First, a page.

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Thursday, 12 July, 2001, 15:34 GMT 16:34 UK
Priceless ancient text reassembled
Chester Beatty Library
The script will be housed in the Chester Beatty Library
A collection of Persian religious manuscripts dating from the third century have been collected in one place for the first time in 70 years.

The Gospel of Mani, written on blackened papyrus, is the last surviving evidence of a now-defunct religion, Manichaeism.

Founded by Mani the sage, who claimed divine revelation and preached that he was the final prophet of God in the world, after Adam, Buddha, Jesus Christ and Zarathushtra.

The religion spread out over most of the known world of the 1st millennium AD, from Spain to China.

In its day, it was one of the greatest books to survive from the ancient world

Michael Ryan, library director
But the religion disappeared first from the West in 10th century, and from China in the 14th century, and today it is believed defunct.

The manuscripts have had a long and multinational history.

They were caught up in the collapse of the Third Reich, taken to Russia, and has finally ended up in the Chester Beatty Library in Dublin.

Some pages were placed in a bunker under Berlin Zoo for safety

Sir Alfred Chester Beatty sent the religious text for restoration by expert Hugo Ibscher in Berlin in the 1930s.

When World War II began, some pages were placed in a bunker under Berlin Zoo for safety.

Others were kept by Ibscher, who took them to Bavaria to continue his restoration.


When Berlin was conquered by the Russian army, the manuscripts were discovered by the Russians and taken to Leningrad. Ibscher returned his manuscripts to Beatty in 1945.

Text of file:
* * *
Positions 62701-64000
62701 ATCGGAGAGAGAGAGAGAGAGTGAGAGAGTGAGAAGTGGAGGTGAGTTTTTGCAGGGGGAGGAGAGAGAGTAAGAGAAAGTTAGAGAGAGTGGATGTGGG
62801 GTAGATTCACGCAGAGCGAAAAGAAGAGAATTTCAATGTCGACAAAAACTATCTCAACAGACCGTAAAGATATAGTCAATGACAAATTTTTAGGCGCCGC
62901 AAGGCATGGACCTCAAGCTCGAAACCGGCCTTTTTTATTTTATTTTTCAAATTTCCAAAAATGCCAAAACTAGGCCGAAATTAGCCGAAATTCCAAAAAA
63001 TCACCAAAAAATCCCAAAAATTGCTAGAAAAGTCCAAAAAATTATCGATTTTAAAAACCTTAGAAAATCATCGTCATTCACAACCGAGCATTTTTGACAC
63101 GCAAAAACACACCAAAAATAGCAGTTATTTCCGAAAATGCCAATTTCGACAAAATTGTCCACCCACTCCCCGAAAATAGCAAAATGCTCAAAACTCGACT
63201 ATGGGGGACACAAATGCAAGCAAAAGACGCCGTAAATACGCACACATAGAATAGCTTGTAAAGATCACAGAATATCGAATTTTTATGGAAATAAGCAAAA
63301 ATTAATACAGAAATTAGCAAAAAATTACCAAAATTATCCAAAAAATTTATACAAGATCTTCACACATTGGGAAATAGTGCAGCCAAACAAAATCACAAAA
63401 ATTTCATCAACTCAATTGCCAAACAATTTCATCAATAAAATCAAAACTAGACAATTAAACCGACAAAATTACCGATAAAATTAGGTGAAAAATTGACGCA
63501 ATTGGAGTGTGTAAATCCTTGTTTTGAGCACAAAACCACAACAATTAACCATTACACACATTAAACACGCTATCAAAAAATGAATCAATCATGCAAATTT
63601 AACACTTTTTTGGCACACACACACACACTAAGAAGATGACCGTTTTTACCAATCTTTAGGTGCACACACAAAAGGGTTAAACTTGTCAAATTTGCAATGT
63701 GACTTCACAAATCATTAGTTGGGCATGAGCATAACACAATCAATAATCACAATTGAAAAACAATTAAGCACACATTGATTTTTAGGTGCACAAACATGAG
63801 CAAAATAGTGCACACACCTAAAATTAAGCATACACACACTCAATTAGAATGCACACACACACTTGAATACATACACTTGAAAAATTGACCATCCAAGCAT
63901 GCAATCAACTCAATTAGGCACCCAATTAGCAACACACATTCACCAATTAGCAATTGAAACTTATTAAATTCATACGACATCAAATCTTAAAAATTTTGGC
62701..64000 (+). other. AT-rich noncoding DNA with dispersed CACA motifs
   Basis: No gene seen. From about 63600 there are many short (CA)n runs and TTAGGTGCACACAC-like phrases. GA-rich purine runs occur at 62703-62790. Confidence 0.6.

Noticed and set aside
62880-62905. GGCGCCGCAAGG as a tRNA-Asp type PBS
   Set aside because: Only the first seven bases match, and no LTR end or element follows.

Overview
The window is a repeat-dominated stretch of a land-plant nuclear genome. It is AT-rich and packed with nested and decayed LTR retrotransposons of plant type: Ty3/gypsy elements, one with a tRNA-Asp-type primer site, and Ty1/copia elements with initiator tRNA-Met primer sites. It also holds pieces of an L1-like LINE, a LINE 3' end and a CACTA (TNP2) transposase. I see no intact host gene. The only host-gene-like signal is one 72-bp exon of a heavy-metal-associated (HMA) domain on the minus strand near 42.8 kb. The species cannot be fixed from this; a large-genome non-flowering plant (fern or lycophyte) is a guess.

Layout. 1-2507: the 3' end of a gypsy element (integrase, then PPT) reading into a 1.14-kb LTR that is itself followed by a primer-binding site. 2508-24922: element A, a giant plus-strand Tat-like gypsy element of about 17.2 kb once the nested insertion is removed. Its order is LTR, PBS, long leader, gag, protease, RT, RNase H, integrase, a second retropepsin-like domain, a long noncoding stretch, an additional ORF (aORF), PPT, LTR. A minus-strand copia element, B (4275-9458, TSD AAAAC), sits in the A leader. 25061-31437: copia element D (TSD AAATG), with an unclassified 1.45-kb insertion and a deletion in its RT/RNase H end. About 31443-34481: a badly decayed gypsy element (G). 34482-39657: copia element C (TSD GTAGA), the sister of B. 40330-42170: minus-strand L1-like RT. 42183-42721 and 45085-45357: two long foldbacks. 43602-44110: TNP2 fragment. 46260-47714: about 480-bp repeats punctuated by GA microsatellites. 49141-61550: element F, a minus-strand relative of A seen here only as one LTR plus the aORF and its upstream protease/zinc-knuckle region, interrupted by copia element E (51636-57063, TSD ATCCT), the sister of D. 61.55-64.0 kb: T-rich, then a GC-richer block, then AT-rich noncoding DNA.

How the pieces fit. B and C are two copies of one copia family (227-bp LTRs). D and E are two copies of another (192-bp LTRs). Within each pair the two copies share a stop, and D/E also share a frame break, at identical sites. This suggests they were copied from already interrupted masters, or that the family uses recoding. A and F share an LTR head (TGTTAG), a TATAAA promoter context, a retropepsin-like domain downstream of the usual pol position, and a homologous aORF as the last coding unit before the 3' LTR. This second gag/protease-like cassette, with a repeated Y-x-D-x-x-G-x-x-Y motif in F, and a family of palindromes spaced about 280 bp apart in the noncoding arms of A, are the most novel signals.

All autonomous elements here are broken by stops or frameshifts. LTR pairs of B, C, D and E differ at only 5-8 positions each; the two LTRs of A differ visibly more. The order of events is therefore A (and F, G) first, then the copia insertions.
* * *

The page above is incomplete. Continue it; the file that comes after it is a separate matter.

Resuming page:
Ibscher's son continued to restore other pages in West Germany during the 50s.

After the fall of the Berlin Wall and the ensuing reunification of Germany, the manuscripts were also reunified.

At the request of the Beatty collection, the remaining manuscripts were returned to Dublin, some 70 years after they were first sent off for restoration.

Exotic cultures

A US millionaire and art collector, Beatty came to live in Ireland in 1949.

He bequeathed his collection of cultural artefacts to the Irish people in trust when he died in 1968.

His collection contains some 22,000 manuscripts, various rare books, and other objects of curiosity from various exotic cultures and civilizations.

Michael Ryan, director of the Chester Beatty Library, said: "It is remarkable that after all this historical messing around that the gospel is now back together again in Dublin.

"In its day, it was one of the greatest books to survive from the ancient world."

Hopes of a happy ending are slim, however.

"I cherish the hope that there is a little hill village somewhere in China where there are still followers of Mani, but I don't think that is the case," he added.

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